Our body consists of physique, mind, intellect, memory, ego and soul. We, therefore, have our physical profile, mental profile, ego profile and a soul profile.
Our soul profile makes us calm, compassionate, caring, smiling with full of empathy. Our ego profile (controlled) on the other hand makes us behave like a well dressed and self-disciplined gentleman.
Patients want us to live up to our soul profile and be compassionate with them and practice empathy and not sympathy.
To practice conscious-based medicine, one needs to control one’s desires and detach oneself from the results of action and from attachment to the patient and the worldly atmosphere.
The job of medical associations and the councils should be to educate medical graduates to become compassionate physicians and if that is not possible, they should at least inculcate etiquettes and habits to make them learn good behavior.
The new terminology for intellectual profile or skill based profile is now called etiquette based medicine which prioritizes behavior over feeling, stresses practice and mastery over character development and puts professionalism and patient satisfaction at the centre of the clinical counter and brings back some of the elements of the rituals that have always been important part of healing profession.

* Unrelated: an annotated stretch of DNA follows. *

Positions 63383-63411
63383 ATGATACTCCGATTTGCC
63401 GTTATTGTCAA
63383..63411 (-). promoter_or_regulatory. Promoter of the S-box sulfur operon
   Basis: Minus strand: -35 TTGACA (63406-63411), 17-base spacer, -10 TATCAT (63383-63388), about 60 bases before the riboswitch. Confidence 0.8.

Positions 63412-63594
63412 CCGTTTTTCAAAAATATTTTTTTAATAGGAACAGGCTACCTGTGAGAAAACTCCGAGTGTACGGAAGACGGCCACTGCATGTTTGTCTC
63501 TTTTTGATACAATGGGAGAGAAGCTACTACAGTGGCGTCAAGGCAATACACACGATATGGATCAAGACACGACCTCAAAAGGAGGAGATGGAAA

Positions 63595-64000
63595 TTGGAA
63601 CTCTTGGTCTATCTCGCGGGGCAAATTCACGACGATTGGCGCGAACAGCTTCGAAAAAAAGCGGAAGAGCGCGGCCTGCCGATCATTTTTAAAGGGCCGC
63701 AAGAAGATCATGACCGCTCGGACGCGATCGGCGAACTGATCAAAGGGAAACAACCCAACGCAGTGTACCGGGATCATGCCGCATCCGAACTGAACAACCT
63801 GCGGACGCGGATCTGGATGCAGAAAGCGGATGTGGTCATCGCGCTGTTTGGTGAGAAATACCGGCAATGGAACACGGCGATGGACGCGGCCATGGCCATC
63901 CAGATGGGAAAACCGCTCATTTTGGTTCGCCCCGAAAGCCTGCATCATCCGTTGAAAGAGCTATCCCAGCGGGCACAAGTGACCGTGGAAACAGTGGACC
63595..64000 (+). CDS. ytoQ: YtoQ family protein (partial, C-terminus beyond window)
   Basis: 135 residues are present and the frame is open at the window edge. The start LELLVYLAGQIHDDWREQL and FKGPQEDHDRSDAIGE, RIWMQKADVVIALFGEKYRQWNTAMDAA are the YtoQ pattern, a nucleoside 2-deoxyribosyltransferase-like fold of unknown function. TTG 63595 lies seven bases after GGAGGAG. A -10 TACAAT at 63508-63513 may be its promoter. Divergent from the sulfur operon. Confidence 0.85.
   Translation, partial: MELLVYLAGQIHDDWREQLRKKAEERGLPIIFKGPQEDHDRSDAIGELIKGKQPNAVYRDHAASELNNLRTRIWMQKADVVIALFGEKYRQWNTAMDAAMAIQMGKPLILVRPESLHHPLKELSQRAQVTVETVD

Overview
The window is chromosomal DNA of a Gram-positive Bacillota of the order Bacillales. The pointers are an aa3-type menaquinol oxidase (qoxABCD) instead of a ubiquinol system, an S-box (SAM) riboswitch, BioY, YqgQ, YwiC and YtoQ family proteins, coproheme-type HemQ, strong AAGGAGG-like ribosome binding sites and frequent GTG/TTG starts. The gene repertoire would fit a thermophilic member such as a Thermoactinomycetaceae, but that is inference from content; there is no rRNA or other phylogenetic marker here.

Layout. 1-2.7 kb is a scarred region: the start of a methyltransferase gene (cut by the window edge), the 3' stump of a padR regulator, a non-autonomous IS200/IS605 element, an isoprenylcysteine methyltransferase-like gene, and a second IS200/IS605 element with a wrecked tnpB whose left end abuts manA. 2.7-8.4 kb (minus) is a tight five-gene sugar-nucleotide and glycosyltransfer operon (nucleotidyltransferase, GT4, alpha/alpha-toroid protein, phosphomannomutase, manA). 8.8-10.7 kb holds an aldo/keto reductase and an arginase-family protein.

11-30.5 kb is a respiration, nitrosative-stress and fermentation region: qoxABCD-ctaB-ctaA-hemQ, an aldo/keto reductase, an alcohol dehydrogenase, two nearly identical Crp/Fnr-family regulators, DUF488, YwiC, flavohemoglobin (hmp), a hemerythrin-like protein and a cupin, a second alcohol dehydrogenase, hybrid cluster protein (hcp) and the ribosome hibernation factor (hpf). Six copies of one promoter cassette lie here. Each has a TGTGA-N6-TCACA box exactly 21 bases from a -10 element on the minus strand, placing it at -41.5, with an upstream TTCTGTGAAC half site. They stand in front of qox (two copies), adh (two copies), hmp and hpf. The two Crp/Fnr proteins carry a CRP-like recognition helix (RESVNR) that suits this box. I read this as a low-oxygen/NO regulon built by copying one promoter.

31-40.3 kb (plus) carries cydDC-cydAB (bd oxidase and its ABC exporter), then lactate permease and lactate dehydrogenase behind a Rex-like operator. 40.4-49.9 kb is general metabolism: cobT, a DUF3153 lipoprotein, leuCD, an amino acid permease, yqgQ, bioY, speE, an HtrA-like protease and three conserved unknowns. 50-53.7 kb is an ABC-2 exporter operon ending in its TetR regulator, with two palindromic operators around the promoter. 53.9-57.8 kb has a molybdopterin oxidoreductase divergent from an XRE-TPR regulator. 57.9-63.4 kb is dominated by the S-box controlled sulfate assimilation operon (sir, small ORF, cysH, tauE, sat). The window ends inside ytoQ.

It is simpler to change behavior than attitude. Training of etiquette-based medicine complements with physicians becoming more humane. However, the aim should not be to make etiquette-based medicines a priority over compassionate based medicines.
The first step in etiquette-based medicine is to learn good manners and good bedside skills. It includes patient-doctor communication and details of explanations at admission and discharge or declaring deaths.
For example, when you are meeting a patient for the first time at the time of hospitalization, you may not be compassionate but at least you can follow the following:
· Acknowledge the patient and ask permission to enter the room and wait for an answer.
· Introduce yourself – shake hands and let the patient know your name.
· Sit down near the patient and smile.
· Explain in detail your role in the team.
· Explain about the time, duration of everything of your plan.
· And lastly, always thank him for giving you an opportunity to serve the patient.
Such a checklist is clear, efficient to teach, evaluate and is easy for anyone to practice. It does not address the way a doctor feels but at least it disciplines us how to behave.
Let our patients not start writing in the suggestion cards as under:
· My doctor was not with me during consultation.
· My doctor never smiles
· I have no idea to whom I was talking to.
· My doctor did not look in my eyes even once.
· My doctor was all the time receiving phone calls on mobile
· My doctor’s concentration was on the computer screen.
(With excerpts from Dr. M.W. Khan, MD, New MEJM 2008; 358, 1988-89, May 8)